© 2024 KLCC

136 W 8th Ave
Eugene OR 97401

Contact Us

FCC Applications
Play Live Radio
Next Up:
0:00 0:00
Available On Air Stations

Corvallis, Eugene Communities React To Chauvin Verdict

Brian Bull

People in Eugene and Corvallis were among those reacting to Tuesday's verdicts in the trial of Derek Chauvin, the former Minneapolis police officer who was found guilty of murdering George Floyd. 


Roughly 30 people showed for a low-key, informal gathering at the Wayne Morse Federal Courthouse in Eugene.  Most present said they were simply relieved that the jury found white police officer Chauvin guilty of all three counts in the death of George Floyd. Several attendees wore Black Lives Matter face masks and t-shirts saying “I Can’t Breathe.”

Credit Brian Bull / KLCC
Nona Solomon-Burt, at Tuesday night's 'hang out' to celebrate the verdicts in the Chauvin trial.

Nona Solomon-Burt called for the gathering on Black Unity’s Facebook page, which she called a “joy celebration.”

“I was really surprised, I’m not gonna lie. And I was relieved, because I thought it would go a different way," she told KLCC. 

"So hearing the word, ‘guilty’ made me really relieved and really happy, honestly.”

A junior at North Eugene High School, Solomon-Burt echoes many activists in saying there’s still work to be done to create justice equality for all people.  She expects activism to be in full swing again this summer as in 2020.

Among those pleased with the three guilty counts against the former Minneapolis police officer was Joel Sadofsky, a South Eugene High School senior.  He’s going to college in the Twin Cities of Minnesota this fall, where George Floyd died in police custody, and many protests erupted.

“We’re grappling with attempts to reform institutions that were built to maintain the same racist aristocracies that have been around for the entire history of the country.”

Credit Brian Bull / KLCC
Joel Sadofsky, a SEHS senior, at the informal gathering to share thoughts on police reform and system racism.

Sadofsky says he participated in many Black Lives Matter events in Eugene last summer.  Many activists expect to hold similar marches and vigils this year, given other fatal encounters between police and people of color.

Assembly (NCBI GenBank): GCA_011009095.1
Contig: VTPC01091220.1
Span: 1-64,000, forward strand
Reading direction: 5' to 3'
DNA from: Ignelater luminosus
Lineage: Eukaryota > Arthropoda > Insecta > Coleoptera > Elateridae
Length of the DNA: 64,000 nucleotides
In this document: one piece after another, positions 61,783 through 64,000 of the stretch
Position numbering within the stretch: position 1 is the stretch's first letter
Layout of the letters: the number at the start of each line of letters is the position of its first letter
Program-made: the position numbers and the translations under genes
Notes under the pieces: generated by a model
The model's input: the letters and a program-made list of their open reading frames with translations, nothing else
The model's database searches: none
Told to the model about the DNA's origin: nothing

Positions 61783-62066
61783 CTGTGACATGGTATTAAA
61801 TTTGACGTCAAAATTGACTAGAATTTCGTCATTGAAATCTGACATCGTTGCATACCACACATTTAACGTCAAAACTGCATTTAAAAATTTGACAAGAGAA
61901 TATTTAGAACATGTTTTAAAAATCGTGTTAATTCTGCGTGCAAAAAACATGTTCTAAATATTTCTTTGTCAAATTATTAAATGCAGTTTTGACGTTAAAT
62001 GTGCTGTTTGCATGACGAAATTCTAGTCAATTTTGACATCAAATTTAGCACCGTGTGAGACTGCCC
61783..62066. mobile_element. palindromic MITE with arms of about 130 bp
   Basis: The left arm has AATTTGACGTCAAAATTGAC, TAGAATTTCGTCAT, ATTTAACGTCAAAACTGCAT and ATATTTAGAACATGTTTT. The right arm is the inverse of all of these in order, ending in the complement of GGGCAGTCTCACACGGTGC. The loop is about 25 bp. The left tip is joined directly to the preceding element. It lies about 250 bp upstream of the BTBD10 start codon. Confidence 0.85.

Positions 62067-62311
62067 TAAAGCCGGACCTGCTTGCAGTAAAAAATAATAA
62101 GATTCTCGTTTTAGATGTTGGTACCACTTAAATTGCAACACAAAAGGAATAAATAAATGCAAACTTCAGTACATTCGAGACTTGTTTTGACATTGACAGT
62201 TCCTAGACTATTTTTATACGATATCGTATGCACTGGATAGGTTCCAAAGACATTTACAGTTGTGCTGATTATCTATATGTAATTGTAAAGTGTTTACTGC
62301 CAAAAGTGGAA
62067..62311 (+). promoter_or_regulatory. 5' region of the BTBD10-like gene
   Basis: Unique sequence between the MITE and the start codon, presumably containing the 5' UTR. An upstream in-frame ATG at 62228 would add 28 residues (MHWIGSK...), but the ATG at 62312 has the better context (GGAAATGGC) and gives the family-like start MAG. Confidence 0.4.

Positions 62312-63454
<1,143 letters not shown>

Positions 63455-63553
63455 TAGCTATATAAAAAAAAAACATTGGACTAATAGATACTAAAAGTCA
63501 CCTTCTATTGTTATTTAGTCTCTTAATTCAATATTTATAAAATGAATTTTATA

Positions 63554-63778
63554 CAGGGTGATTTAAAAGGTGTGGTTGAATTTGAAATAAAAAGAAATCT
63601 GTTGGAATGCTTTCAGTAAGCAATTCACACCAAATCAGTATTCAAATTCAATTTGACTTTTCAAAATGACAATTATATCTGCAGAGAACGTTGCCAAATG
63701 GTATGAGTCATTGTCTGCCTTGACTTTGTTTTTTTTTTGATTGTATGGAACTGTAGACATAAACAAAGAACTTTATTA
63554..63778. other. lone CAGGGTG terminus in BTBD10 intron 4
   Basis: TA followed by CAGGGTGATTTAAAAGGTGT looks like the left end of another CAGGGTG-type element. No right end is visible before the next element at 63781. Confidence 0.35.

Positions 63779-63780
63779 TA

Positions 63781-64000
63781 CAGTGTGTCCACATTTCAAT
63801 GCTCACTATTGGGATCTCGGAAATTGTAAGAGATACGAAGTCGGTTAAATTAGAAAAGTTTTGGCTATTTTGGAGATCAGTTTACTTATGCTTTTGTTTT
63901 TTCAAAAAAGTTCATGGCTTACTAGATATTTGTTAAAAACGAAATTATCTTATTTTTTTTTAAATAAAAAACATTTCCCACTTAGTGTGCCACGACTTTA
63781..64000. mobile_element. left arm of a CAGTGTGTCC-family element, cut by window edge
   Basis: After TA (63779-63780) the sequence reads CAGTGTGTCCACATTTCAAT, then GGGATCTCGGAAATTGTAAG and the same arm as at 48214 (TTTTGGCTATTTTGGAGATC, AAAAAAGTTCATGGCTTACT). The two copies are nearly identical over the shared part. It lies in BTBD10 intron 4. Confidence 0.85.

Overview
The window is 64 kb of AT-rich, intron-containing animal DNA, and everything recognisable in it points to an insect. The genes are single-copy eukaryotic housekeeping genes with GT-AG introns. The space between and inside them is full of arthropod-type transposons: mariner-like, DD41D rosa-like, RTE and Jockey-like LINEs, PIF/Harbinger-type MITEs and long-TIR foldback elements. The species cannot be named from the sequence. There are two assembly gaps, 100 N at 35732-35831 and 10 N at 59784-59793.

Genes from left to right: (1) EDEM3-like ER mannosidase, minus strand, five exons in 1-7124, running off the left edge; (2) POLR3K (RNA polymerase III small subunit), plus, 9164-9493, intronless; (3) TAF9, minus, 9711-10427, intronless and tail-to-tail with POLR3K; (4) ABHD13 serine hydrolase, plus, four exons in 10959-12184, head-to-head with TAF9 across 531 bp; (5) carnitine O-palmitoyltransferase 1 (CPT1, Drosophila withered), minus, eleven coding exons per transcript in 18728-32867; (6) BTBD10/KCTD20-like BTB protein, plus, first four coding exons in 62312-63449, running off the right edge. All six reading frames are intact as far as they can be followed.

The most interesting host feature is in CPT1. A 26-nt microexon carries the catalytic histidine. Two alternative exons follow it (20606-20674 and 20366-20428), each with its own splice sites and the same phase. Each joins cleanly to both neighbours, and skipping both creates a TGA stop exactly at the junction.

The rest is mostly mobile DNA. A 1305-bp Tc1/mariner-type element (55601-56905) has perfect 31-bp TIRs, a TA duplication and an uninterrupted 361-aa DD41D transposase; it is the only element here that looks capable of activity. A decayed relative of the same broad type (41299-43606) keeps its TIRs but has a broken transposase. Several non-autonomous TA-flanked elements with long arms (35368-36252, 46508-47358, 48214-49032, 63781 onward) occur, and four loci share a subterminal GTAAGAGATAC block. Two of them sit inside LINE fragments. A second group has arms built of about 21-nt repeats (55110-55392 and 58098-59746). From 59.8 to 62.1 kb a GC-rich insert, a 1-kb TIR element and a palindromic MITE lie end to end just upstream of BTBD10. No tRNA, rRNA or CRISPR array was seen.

In Corvallis, Oregon State University held a gathering to help the campus process the day's event. Several Black members of the OSU community addressed the crowd, including Jason Dorsette with OSU’s Educational Opportunities Program. 

Credit Screenshot from OSU livestream
Jason Dorsette addressed a crowd gathered on the campus of Oregon State University in Corvallis.

“I encourage each and every one of you to recognize that we have a long, long, long road ahead of us, and to give yourself permission to celebrate this minor milestone," he said.

Dorsette is also the president of the Corvallis-Albany branch of the NAACP.


The event was live streamed so that students from OSU’s outlying campuses could also participate. 

Copyright 2021, KLCC. 

Brian Bull is an assistant professor of journalism at the University of Oregon, and remains a contributor to the KLCC news department. He began working with KLCC in June 2016.   In his 27+ years as a public media journalist, he's worked at NPR, Twin Cities Public Television, South Dakota Public Broadcasting, Wisconsin Public Radio, and ideastream in Cleveland. His reporting has netted dozens of accolades, including four national Edward R. Murrow Awards (22 regional),  the Ohio Associated Press' Best Reporter Award, Best Radio Reporter from  the Native American Journalists Association, and the PRNDI/NEFE Award for Excellence in Consumer Finance Reporting.
Chris Lehman has been reporting on Oregon issues since 2006. He joined the KLCC news department in December 2018 and became News Director in March 2023. Chris was born and raised in Pennsylvania, and graduated from Temple University with a degree in journalism. His public broadcasting career includes stops in Louisiana and Illinois. Chris has filed for national programs including “Morning Edition” and “All Things Considered.”
Related Content